Africa: Rock Star Bono's Agenda For Africa

Washington, DC — "It's your melody, I'm gonna try and sing it," Bono, the lead singer of the rock band, U2, told a group of advocates for Africa at the headquarters of the charity, Africare, in Washington, DC.

He was seeking advice and support for a group he is forming to focus public attention on issues confronting Africa: DATA - Debt, Aid, Trade for Africa.

Bono, a long-time advocate of debt relief in developing nations, called the Aids pandemic in Africa and the grinding poverty affecting so many nations in Africa, "an emergency". Africa has been ignored and "time is running out," he told the group.

He believes his celebrity status can help open doors and cites interest from conservative Republicans in the U.S. Congress as well as interest from corporate America. "Give us a package for Africa to be announced at the G8 and we'll be in the photo," he said, explaining that one thing his involvement helps with "is your crap PR."

The G8, or Group of Eight of the world's top industrialized countries - the U.S., Canada, the UK, France, Germany, Italy, Japan and Russia will meet in Kananaskis, Alberta, Canada, in late June and Bono wants to press a DATA agenda there - "kind of a Marshall Plan for Africa," he says. "It's a good analogy I think, particularly post-September 11th," he said at a New York press conference during the World Economic Forum there. "The United States invested in Europe after the Second World War as a bulwark against Sovietism. And it had debt cancellation as part of it, and trade, etc."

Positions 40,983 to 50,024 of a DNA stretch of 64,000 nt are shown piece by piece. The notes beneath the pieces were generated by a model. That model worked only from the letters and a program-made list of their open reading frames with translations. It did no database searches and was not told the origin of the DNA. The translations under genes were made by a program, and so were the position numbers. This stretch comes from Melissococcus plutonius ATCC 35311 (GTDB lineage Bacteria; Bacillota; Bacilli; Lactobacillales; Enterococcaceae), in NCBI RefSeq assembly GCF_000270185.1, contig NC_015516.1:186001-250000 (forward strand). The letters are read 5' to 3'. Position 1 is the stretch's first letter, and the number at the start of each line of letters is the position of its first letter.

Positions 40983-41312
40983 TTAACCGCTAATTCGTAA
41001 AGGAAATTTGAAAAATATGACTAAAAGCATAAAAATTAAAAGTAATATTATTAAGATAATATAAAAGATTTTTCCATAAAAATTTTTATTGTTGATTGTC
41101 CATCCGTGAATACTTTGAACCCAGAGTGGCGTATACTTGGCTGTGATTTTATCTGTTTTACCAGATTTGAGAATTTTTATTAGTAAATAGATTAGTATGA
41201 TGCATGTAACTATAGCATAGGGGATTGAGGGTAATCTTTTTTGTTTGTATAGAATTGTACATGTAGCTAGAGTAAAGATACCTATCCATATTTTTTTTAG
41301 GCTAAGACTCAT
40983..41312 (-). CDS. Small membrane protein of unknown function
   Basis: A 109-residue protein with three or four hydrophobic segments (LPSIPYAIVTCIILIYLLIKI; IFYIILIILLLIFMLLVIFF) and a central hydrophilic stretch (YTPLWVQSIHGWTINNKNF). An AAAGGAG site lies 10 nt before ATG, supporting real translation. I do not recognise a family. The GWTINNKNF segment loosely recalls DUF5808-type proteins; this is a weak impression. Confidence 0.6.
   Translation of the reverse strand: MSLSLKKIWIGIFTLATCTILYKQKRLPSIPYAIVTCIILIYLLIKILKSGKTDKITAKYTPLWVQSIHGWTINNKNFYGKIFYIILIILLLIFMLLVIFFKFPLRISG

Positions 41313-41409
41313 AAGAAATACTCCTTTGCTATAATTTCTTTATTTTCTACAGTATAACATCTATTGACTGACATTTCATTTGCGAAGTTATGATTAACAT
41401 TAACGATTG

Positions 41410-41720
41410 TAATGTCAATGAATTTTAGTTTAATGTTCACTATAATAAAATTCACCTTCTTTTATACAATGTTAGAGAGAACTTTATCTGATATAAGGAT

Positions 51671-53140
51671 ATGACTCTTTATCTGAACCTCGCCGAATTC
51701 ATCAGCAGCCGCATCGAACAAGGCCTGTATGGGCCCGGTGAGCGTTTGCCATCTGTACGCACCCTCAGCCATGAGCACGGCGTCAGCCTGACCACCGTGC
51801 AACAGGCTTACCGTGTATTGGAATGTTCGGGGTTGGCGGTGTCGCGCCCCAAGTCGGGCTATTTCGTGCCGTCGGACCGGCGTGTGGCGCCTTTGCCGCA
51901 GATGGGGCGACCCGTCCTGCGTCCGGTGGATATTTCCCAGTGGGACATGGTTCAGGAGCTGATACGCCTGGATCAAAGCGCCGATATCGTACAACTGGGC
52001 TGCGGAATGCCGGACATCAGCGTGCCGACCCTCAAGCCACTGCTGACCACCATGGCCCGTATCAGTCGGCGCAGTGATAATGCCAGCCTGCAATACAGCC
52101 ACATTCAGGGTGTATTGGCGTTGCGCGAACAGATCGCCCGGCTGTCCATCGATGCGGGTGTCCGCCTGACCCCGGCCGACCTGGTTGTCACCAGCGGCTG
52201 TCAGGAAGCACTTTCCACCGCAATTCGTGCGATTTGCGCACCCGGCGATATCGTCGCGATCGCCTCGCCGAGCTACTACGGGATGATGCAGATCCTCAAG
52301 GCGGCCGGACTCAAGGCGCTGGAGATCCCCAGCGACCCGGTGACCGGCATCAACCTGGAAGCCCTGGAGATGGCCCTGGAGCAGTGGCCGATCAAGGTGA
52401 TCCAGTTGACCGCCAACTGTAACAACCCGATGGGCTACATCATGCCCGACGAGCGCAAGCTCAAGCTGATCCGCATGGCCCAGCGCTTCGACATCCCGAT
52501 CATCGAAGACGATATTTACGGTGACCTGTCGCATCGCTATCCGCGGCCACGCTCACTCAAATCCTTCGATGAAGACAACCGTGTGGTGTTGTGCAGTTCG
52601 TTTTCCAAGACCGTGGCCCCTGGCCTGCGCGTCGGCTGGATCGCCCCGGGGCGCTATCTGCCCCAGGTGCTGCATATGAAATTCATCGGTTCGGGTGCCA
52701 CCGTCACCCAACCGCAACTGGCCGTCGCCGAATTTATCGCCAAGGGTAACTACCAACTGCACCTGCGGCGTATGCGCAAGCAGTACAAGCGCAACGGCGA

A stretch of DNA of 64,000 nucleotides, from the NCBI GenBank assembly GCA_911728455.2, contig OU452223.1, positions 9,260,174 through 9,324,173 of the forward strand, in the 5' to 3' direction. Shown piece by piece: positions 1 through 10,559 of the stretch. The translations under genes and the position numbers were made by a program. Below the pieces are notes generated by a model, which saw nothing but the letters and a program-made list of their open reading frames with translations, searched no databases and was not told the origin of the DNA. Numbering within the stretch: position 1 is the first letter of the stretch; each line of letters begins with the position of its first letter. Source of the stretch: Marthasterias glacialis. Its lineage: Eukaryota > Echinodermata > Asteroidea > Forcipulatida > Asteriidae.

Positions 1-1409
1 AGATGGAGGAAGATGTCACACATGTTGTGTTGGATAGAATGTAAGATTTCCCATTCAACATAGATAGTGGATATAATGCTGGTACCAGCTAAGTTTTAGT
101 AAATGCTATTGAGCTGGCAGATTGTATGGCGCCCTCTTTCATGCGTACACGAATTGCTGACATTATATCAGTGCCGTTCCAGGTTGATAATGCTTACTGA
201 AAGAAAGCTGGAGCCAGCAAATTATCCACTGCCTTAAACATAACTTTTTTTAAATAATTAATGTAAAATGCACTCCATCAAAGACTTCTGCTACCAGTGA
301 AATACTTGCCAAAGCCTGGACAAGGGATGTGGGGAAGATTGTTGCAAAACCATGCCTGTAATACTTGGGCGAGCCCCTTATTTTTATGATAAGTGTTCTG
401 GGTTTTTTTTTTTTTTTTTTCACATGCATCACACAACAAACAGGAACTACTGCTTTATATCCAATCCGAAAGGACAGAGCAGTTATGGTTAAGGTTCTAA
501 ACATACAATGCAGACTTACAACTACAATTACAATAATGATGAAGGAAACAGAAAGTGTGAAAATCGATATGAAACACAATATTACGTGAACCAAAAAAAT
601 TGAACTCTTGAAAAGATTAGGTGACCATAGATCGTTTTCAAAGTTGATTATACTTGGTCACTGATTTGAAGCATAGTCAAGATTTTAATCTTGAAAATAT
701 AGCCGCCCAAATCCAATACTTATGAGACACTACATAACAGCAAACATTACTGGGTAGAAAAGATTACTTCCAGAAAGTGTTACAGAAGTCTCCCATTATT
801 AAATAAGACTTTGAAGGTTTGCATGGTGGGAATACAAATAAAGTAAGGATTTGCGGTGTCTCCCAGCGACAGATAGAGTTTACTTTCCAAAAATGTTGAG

"At the moment," said Bono, "Africa is in the same kind of vulnerable position that Europe was - to other extremists and ideologies."

Bono told the Washington group that Canadian Prime Minister, Jean Chretien, had told him that Africa will be "center-stage" at the G-8 meeting and that Canada was prepared to open trade to all of the poorest countries of Africa.

With money from the Bill and Linda Gates Foundation, DATA plans to open offices in Washington, DC. and he told the group he is looking for ideas about long-term strategy as well as immediate needs. "He really wants to do this," said Ray Almeida of Bread for the World, one of the participating groups. "This is a lot bigger than a concert," said Africare founder and President, C. Payne Lucas.

Some participants say they plan to get together early next week to formulate a joint statement to Bono or perhaps "a laundry list" of recommendations.

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